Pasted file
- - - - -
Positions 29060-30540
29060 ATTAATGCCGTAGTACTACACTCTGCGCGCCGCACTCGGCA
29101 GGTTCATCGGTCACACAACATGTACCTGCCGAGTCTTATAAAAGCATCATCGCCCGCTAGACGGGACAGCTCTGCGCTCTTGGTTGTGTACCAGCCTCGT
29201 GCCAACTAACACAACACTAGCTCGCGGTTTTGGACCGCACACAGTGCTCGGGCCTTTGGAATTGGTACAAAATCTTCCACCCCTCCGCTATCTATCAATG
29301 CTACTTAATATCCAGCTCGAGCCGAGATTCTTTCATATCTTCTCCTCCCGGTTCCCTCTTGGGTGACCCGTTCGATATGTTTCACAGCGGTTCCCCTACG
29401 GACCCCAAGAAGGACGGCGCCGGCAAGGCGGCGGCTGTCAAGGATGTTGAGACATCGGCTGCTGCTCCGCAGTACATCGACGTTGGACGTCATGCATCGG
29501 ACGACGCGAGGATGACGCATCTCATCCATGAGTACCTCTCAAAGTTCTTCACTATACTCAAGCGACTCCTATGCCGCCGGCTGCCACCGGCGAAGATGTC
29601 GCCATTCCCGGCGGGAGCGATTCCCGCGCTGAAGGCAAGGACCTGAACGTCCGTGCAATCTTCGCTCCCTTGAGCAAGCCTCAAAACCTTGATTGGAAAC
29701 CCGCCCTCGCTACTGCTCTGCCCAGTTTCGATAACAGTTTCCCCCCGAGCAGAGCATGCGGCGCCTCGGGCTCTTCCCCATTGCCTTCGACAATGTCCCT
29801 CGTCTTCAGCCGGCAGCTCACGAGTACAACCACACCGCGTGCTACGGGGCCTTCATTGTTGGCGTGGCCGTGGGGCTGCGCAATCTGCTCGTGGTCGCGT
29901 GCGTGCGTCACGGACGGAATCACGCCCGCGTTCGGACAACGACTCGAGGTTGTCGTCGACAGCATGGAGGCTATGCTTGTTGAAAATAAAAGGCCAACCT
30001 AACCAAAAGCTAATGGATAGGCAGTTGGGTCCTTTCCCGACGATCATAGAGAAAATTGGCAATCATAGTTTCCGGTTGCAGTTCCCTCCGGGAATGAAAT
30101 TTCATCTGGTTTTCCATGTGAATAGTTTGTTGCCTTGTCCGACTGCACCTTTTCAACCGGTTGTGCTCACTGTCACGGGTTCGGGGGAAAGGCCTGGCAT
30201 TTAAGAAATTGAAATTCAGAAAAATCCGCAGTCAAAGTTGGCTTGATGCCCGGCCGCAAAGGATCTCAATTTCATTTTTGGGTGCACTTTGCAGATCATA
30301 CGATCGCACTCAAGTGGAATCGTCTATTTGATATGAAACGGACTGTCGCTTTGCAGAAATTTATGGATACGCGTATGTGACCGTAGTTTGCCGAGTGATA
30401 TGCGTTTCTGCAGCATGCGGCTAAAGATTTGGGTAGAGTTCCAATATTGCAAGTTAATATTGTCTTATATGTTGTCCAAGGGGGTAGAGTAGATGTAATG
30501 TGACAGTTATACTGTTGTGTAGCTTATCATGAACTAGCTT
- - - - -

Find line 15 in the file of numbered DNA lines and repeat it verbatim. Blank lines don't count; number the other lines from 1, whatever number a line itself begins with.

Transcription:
30301 CGATCGCACTCAAGTGGAATCGTCTATTTGATATGAAACGGACTGTCGCTTTGCAGAAATTTATGGATACGCGTATGTGACCGTAGTTTGCCGAGTGATA